Efforts extended to bulk up growth

09:00 | 18/09/2020
The heavy blow of the health crisis on the economy has forced the government to revise down the growth rate – a figure which is nevertheless expected to remain positive when compared to regional nations also suffering from the coronavirus pandemic.

For the first time since early this year, Prime Minister Nguyen Xuan Phuc asked the Ministry of Planning and Investment (MPI) to devise new scenarios for economic growth until the year’s end, with efforts to be made to maintain “positive growth”. The move comes in the context that almost all nations worldwide are expected to suffer from negative growth this year.

1509p3 efforts extended to bulk up growth

In Vietnam, five out of 12 key socioeconomic goals are forecast to be out of reach as compared to initial plans (see box) for 2020. Under the latest scenarios being drafted by the MPI, the economy may grow 1.69 per cent (downside scenario) and 2.12 per cent (positive scenario). Whatever scenario will come true, Vietnam is expected to be among one of the few nations in the world to achieve a positive growth rate for the year.

The economy grew 3.68 per cent in the first quarter of the year, 0.36 per cent in the second quarter, and 1.81 per cent across those first six months. The MPI predicted that the rate will be 1.04 per cent (downside scenario) and 1.69 per cent (positive scenario) in the third quarter; 1.51 per cent (downside scenario) and 1.76 per cent (positive scenario) in the nine months; and 2.06 per cent (downside scenario) and 2.86 per cent (positive scenario) in the fourth quarter.

The MPI reported to the government that in 2020, the GDP scale may be VND6.3 quadrillion ($273.9 billion), up by VND264 trillion ($11.48 billion) on-year.

“The government is implementing a dual target, which is to fight against the pandemic and take advantage of opportunities to boost and recover economic activities,” stated MPI Minister Nguyen Chi Dung. “Efforts are to be maximised to accomplish all socioeconomic development goals and tasks for 2020, including a growth rate of about 2 per cent. If there will be more favourable conditions, efforts must be made to reach a growth rate of 2.5 per cent.”

However, the minister also noted that without more drastic monetary and fiscal as well as social security solutions, it may be very difficult for the economy to maintain positive economic growth this year.

According to the MPI, a 1 per cent economic growth rate can help create employment for at least 400,000 people.

One of the reasons behind such forecasts is that in the months to come, it is expected that the domestic economy will continue facing numerous difficulties including suffering the effects of a global economic downturn, especially in the economies that are Vietnam’s key trade and investment partners. The resurgence of COVID-19 continues to seriously sabotage almost all sectors in the economy, especially tourism, transport, and export-import activities.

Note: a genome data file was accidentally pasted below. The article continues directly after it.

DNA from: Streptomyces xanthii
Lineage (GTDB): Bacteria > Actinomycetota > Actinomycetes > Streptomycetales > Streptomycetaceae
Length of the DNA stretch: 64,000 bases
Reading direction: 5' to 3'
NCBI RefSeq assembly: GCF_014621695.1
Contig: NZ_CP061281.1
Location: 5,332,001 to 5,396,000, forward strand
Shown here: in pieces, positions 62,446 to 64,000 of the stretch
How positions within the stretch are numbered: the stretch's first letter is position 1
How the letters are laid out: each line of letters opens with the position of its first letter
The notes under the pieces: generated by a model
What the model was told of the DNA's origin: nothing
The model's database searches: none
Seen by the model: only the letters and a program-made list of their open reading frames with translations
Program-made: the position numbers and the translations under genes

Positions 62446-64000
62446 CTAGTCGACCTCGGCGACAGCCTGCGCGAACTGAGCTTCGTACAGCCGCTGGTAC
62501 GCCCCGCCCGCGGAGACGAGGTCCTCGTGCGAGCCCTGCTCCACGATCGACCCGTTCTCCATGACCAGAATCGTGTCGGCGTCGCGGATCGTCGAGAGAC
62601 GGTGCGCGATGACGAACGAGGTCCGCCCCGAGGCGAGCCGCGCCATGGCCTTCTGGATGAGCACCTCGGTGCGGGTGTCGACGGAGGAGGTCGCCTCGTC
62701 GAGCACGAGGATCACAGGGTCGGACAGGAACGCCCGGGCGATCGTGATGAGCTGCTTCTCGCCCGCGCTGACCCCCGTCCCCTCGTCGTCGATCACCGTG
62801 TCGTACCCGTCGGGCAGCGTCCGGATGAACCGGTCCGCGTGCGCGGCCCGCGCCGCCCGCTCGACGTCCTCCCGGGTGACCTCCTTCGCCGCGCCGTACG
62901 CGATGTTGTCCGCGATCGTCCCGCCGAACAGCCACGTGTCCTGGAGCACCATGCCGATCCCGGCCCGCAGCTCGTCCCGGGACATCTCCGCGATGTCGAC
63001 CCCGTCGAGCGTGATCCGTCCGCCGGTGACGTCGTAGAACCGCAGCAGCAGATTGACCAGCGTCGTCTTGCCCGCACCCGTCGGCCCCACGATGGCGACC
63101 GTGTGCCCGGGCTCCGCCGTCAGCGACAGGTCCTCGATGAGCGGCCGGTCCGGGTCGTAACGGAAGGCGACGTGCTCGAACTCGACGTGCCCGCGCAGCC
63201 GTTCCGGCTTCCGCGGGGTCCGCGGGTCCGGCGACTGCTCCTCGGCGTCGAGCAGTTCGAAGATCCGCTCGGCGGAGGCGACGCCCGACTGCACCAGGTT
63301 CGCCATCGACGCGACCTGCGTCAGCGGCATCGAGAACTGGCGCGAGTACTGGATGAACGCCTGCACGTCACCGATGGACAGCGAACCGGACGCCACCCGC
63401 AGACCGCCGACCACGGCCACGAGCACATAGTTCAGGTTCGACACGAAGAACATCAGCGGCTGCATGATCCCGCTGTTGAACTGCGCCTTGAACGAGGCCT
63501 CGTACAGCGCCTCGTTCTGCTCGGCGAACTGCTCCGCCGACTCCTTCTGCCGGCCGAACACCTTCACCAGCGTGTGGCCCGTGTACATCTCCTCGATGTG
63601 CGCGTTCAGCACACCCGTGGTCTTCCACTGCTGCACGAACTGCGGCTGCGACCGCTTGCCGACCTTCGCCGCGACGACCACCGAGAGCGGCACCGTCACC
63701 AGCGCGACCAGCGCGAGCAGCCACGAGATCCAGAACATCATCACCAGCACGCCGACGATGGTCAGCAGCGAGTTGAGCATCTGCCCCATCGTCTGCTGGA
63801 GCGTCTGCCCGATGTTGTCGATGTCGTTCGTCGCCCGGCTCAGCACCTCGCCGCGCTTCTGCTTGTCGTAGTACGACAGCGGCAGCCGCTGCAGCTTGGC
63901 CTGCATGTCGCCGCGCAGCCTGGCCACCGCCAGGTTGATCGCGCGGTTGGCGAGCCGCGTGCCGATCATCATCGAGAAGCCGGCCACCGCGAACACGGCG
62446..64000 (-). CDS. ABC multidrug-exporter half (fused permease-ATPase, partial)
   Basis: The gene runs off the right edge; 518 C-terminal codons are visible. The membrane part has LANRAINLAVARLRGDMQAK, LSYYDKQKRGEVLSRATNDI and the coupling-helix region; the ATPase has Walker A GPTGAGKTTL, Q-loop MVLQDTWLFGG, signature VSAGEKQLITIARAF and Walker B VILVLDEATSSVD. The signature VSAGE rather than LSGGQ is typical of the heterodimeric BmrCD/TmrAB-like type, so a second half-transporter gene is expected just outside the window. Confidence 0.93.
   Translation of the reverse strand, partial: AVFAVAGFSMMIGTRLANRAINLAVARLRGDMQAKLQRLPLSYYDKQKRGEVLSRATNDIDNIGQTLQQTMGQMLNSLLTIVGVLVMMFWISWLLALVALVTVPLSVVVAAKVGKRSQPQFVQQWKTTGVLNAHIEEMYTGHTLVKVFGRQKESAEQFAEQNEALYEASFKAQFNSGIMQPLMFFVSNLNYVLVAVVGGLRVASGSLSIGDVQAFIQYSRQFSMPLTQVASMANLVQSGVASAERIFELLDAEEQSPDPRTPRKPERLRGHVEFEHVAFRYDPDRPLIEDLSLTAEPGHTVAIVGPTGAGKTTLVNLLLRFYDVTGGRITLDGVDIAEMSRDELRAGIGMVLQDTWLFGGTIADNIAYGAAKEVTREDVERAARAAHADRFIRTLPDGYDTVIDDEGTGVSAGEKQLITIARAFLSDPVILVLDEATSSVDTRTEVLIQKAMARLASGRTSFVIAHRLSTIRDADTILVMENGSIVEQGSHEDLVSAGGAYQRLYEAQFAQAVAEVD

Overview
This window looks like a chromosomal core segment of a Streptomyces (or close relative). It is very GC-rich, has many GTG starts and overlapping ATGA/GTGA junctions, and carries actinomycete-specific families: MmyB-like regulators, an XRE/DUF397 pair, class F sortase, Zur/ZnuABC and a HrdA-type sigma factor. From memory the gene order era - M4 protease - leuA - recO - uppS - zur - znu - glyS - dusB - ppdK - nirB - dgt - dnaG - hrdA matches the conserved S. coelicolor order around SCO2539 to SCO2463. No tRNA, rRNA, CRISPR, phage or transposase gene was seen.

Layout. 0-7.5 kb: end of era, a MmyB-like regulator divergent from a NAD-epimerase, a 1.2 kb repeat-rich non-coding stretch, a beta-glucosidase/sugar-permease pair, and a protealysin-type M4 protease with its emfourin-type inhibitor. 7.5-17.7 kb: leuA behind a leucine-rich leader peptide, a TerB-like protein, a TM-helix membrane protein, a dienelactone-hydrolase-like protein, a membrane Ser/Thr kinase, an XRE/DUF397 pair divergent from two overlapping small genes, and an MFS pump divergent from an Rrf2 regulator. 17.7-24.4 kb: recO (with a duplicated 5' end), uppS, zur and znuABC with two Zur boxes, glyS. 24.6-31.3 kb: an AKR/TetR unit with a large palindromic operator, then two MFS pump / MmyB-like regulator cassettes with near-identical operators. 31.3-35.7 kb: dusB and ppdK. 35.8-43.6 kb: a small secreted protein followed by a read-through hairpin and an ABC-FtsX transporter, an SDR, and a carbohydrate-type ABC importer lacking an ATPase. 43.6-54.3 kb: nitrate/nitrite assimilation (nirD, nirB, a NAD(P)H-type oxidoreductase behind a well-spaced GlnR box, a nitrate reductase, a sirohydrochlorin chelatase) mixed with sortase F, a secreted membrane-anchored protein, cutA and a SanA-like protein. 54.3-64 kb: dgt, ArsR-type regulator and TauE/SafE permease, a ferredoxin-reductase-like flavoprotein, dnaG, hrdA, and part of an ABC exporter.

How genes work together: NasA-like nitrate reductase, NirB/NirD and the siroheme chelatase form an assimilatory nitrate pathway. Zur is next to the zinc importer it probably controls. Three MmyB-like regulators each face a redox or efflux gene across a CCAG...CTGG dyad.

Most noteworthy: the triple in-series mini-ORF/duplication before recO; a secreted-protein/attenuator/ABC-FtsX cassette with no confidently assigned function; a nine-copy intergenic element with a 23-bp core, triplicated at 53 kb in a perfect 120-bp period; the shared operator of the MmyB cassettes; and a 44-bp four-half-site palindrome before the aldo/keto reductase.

According to the International Monetary Fund (IMF), the grave aftermath caused by the pandemic is expected to drive many major economies to below-zero or near-zero growth in 2020 and 2021, such as the global economy (-1.9 and -0.4 per cent), the United States (-1.9 and 0.3 per cent), Japan (-0.6 and -0.6 per cent), the United Kingdom (-3.7 and 2.3 per cent), the eurozone (-2.7 and 1.3 per cent), China (-0.2 and -1), India (-6.4 and -1.4 per cent), South Korea (-2.1 per cent), and Singapore (-3.5 per cent).

“All these economies’ below-zero growth will negatively affect Vietnam’s economic growth in 2020 as Vietnam attracted a big volume of foreign direct investment (FDI) from many these markets. They are also Vietnam’s big export markets,” said Tran Thi Hong Minh, director of the Central Institute for Economic Management.

Figures from the MPI demonstrated that as of August 20, Vietnam attracted $90.74 billion in registered capital from ASEAN including $55 billion from Singapore; $70.16 billion from South Korea; $60.26 billion from Japan; over $24 billion from the eurozone; $21.13 billion from China; $9.34 billion from the US; $3.6 billion from the UK; and $889.6 million from India. These markets hold 73.5 per cent of Vietnam’s total registered FDI of $381.1 billion. In Vietnam, FDI generated more than 20 per cent of economic growth by late last year.

Vietnam’s economic growth is expected to slow notably this year on weaker exports and fewer tourist arrivals. Figures from the General Statistics Office showed that in the first eight months of 2020, Vietnam’s total export turnover hit $174.1 billion, up only 1.6 per cent against the same period last year, when the increase level was 7.3 per cent on-year. Total revenue from travel services hit VND13.1 trillion ($569.5 million), down 54.4 per cent as compared to the corresponding period last year, when such services enjoyed an on-year 10 per cent rise in revenue.

According to the World Bank, assuming a gradual improvement in the world economy, the economy will grow around 2.8 per cent for the entire year. With less favourable external conditions, the rate will be 1.5 per cent.

“Regardless of scenario, Vietnam is expected to remain one of the fastest-growing economies in the world in 2020. This projected performance means that Vietnam would be the fifth fastest growing country in the world in 2020,” said Stefanie Stallmeister, acting country director of the World Bank in Vietnam.

By Khoi Nguyen

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